Open Letter To Google Regarding New YouTube Popup Ads

olympic spirit
With Much Respect To The Folks At Google,

The 2010 Olympics are coming, and to get into the spirit of things, my family has been watching great footage from past Olympics and other sports events on your marvelous website, Every four years, everyone from my littlest niece to the honored patriarchs and matriarchs of our family catches Olympic fever as the Winter Games approach, and YouTube is simply matchless when it comes to finding out how favorite athletes have been doing in the various competitions leading up to the Games. We’re especially strong on figure skating around here and it’s pure joy to spend a January afternoon viewing past highlights, medal-winning programs and other fun videos that have been posted by the YouTube community.

But you’ve put a fly in our celebratory Olympic ointment this past couple of weeks with what appears to be your newest methods of ad placement and I think this is important enough to write to you about. I’m well aware that there are many different types of content on YouTube, catering to people with widely different tastes. I can choose to watch or not watch any given video. But choice is abruptly whisked away when I’m watching a lovely, family-friendly figure skating program and suddenly find myself looking at sexual content in the form of a pop-up ad. The campaign I’ve now repeatedly encountered while watching winter sport videos hails from some sort of dating website and the imagery and calls to action are not appropriate for general audiences. The pop-ups appear across the video screen about 10-20 seconds into the videos, without any warning, on videos that have absolutely no relation to the content of the ads.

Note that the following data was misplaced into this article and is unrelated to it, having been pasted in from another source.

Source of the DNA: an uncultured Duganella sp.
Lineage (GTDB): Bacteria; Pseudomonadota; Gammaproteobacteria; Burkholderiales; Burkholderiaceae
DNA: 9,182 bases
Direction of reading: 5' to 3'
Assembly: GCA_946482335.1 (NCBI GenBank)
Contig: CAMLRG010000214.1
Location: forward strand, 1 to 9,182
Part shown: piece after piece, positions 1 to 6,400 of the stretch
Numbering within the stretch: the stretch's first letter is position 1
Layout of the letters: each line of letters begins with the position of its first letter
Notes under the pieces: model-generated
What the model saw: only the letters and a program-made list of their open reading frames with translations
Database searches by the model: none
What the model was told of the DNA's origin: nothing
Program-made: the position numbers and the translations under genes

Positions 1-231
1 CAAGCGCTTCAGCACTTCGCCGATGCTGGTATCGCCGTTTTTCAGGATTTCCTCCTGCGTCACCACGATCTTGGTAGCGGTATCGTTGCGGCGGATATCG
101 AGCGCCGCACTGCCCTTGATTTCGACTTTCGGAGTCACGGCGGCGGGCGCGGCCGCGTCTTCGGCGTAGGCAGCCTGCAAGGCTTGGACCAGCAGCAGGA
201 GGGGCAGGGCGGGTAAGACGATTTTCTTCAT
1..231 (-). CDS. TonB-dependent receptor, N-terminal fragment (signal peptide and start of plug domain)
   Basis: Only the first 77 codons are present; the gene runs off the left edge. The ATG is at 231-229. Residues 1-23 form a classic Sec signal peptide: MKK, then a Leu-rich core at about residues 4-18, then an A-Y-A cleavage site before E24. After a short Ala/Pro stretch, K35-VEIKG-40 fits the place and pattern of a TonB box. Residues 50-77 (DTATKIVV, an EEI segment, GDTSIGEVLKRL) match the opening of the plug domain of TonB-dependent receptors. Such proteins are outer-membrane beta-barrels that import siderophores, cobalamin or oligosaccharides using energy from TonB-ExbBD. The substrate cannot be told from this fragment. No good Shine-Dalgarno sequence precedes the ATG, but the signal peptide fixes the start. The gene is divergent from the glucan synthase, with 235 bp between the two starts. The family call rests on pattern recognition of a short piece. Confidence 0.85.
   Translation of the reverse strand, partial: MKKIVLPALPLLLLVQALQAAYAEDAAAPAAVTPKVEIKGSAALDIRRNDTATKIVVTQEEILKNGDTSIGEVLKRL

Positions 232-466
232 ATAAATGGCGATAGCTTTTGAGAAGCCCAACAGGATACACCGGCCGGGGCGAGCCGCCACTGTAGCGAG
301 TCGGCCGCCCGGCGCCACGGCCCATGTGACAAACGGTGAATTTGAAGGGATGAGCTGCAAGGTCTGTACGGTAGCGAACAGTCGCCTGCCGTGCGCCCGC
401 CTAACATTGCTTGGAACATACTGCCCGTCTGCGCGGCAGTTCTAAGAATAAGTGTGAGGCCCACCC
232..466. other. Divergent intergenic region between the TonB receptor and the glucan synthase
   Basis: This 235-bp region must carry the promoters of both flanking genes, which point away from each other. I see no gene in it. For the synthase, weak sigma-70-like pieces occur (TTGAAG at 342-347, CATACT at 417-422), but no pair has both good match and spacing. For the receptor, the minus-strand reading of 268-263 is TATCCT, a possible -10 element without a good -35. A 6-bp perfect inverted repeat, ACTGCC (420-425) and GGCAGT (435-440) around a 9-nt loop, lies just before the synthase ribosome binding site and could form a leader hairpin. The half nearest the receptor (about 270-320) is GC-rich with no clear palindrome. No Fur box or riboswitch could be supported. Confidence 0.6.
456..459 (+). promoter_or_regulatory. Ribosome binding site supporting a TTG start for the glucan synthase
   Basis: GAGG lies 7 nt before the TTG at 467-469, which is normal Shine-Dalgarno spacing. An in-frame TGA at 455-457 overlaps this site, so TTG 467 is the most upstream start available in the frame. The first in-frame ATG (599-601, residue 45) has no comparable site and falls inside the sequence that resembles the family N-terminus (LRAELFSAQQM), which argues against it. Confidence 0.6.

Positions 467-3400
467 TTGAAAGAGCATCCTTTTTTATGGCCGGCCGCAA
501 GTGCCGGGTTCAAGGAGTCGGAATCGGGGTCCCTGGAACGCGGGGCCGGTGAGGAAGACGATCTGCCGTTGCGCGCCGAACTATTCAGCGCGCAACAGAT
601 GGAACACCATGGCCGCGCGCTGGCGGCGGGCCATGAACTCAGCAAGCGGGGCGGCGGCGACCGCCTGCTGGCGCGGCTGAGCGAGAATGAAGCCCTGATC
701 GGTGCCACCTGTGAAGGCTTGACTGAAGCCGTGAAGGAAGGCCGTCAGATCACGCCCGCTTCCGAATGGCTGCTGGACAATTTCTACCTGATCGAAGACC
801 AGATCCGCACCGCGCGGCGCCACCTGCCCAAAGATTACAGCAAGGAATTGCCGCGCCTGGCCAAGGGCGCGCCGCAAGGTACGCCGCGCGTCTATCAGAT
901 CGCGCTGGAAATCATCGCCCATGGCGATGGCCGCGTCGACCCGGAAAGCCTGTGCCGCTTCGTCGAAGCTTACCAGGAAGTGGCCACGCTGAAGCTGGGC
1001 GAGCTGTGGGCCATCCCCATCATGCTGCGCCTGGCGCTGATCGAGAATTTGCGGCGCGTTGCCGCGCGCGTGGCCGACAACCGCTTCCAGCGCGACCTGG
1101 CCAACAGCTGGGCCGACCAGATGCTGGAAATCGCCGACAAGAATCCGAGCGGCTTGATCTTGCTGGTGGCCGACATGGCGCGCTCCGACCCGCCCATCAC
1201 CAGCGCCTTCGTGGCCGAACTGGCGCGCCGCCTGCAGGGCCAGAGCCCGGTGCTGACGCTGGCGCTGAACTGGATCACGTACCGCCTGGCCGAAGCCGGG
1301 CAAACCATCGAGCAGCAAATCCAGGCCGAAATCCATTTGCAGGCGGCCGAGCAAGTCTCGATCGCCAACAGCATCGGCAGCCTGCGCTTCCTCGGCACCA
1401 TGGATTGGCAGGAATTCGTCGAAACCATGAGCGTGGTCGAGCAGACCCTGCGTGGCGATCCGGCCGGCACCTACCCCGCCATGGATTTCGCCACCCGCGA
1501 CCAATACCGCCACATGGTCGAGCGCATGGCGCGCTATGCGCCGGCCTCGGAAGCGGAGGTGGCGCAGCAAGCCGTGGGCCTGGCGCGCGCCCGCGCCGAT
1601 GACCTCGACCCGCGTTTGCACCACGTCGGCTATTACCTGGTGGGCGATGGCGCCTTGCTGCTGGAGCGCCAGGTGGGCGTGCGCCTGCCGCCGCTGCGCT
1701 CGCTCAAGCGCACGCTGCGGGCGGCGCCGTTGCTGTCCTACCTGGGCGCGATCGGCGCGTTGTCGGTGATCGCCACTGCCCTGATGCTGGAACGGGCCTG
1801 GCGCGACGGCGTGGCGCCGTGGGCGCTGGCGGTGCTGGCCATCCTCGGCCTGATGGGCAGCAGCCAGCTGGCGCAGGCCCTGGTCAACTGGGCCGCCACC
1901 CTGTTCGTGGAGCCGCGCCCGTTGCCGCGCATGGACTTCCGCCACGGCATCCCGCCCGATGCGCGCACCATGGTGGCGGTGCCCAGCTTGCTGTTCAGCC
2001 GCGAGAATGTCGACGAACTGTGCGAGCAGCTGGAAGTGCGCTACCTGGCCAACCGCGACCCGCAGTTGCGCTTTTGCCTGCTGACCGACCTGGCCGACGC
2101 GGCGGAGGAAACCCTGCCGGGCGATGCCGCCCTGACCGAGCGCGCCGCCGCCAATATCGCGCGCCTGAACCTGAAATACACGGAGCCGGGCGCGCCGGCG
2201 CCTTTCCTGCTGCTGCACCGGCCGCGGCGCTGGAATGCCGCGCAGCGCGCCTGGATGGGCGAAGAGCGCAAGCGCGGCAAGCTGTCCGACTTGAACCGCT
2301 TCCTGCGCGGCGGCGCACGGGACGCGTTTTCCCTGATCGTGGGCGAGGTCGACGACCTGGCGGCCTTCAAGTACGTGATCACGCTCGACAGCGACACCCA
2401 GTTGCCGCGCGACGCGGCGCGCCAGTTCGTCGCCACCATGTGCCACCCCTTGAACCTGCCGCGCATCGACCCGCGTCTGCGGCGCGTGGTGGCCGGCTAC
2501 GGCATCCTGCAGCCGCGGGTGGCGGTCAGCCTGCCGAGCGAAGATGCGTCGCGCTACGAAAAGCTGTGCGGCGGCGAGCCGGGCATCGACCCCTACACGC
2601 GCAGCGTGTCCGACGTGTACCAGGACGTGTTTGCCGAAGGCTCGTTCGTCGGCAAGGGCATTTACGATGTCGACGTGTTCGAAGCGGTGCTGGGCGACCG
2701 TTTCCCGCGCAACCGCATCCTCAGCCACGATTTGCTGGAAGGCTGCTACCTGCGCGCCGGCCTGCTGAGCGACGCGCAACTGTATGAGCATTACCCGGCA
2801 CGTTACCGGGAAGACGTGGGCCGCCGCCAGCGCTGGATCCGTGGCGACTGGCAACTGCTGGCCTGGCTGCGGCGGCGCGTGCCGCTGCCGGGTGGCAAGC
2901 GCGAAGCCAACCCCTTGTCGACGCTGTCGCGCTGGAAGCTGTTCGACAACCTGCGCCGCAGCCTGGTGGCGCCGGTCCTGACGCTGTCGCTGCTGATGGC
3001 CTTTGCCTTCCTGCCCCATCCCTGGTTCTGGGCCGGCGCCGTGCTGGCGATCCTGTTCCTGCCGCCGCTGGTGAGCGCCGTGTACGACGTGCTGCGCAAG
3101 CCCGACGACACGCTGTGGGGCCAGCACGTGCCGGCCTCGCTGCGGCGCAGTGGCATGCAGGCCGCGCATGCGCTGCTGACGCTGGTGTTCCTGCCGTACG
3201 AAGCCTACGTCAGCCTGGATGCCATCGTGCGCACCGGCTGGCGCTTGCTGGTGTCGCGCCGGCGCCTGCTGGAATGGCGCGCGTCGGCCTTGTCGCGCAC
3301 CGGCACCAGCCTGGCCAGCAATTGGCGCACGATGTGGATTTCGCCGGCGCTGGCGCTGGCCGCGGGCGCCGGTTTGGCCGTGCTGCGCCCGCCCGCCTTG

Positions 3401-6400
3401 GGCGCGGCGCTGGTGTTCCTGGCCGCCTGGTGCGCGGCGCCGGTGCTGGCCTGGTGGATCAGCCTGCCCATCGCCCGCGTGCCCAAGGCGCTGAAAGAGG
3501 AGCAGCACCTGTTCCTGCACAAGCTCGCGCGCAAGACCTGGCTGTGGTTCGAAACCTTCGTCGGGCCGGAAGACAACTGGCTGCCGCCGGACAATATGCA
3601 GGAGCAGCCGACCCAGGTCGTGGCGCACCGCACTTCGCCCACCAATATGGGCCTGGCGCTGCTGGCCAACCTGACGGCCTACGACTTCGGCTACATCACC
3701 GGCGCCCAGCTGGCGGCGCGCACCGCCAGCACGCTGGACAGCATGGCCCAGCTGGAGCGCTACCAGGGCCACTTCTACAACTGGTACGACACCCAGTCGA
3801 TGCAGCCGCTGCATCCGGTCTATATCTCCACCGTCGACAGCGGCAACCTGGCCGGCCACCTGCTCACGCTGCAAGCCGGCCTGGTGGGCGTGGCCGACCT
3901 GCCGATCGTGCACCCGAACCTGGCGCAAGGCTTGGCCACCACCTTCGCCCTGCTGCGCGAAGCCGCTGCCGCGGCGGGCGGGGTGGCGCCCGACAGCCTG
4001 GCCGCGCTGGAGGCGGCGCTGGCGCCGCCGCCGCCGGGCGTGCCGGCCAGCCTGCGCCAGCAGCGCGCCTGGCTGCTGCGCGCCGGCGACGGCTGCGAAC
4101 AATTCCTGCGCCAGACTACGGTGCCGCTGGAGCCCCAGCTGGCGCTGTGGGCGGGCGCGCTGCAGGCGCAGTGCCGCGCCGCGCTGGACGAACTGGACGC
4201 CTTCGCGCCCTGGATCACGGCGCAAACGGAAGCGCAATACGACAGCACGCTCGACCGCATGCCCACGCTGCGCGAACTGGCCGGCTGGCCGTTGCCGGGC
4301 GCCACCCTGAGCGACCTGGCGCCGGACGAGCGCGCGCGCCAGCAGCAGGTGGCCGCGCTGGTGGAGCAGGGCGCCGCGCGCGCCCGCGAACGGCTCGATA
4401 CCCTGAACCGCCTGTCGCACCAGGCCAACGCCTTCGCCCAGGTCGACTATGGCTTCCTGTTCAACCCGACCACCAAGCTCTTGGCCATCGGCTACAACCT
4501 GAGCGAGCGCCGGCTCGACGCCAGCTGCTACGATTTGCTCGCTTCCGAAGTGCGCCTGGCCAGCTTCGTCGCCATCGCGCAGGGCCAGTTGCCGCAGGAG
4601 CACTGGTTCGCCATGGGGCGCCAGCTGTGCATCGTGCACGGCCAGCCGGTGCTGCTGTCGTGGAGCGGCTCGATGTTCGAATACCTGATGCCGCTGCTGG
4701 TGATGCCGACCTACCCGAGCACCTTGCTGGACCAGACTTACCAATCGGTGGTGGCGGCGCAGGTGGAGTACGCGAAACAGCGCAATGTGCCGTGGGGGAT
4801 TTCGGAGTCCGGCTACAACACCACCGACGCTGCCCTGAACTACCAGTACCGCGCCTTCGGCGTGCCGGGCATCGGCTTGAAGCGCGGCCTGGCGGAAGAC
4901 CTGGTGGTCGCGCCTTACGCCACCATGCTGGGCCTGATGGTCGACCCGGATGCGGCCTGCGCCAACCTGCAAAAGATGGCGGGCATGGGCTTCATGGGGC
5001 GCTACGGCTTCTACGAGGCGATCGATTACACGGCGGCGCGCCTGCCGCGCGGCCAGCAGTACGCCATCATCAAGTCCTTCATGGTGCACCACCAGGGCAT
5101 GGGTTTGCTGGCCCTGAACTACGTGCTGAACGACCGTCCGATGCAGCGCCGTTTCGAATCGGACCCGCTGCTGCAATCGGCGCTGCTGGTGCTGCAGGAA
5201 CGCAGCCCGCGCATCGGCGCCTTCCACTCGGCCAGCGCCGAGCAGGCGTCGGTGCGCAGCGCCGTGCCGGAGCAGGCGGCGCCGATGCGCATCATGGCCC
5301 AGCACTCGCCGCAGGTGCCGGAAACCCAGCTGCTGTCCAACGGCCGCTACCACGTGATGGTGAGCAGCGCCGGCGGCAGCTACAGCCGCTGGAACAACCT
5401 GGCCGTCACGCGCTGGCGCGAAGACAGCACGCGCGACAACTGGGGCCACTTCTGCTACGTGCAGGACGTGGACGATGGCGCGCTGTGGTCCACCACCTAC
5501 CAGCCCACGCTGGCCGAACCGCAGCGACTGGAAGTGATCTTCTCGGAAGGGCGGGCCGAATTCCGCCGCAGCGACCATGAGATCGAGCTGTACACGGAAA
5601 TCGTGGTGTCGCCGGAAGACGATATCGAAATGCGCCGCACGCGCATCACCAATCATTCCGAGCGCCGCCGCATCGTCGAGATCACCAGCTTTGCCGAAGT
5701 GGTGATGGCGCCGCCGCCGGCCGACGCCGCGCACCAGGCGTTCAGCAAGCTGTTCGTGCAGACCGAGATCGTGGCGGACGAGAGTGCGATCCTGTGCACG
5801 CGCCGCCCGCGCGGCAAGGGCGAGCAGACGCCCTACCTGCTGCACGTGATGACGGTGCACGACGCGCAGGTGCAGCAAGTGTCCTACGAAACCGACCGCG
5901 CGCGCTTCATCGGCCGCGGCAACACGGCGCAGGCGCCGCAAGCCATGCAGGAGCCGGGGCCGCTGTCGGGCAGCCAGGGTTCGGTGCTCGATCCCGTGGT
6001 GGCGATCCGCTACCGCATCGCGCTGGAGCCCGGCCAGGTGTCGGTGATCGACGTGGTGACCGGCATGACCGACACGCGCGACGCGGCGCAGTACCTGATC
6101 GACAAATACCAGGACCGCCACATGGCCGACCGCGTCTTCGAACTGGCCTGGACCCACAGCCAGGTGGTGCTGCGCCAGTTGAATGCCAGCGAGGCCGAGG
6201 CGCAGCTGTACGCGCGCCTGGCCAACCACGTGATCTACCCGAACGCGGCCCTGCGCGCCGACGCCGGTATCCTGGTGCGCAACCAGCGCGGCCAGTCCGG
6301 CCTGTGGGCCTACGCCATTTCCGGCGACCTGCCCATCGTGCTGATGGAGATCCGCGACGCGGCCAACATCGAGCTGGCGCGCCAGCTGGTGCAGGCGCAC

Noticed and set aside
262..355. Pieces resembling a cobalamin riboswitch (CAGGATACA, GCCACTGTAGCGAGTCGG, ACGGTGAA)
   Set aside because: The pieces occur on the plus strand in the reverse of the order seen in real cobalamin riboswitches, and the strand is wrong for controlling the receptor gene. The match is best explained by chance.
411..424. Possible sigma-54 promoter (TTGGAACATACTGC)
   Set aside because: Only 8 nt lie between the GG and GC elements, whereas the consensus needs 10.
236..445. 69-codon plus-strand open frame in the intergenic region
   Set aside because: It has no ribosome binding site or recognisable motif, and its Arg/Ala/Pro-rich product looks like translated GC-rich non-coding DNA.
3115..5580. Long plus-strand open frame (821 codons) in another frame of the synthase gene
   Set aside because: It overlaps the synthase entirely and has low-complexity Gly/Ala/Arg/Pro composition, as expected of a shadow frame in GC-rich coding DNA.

in response to youtube popup ads
I’m not going to attempt to dictate which companies YouTube/Google might consider as appropriate sponsors, but I do want to issue a request that you start matching ad content to video content. I firmly believe that the responsibility for protecting young people from unwanted messaging falls on the shoulders of parents and guardians, but I also know for a fact that many adults grant their children carte blanche when it comes to Internet use and am certain that children are now being exposed to these sexually-themed pop-up ads on YouTube, even if they are just looking for videos of their favorite skaters, skiers or snowboarders.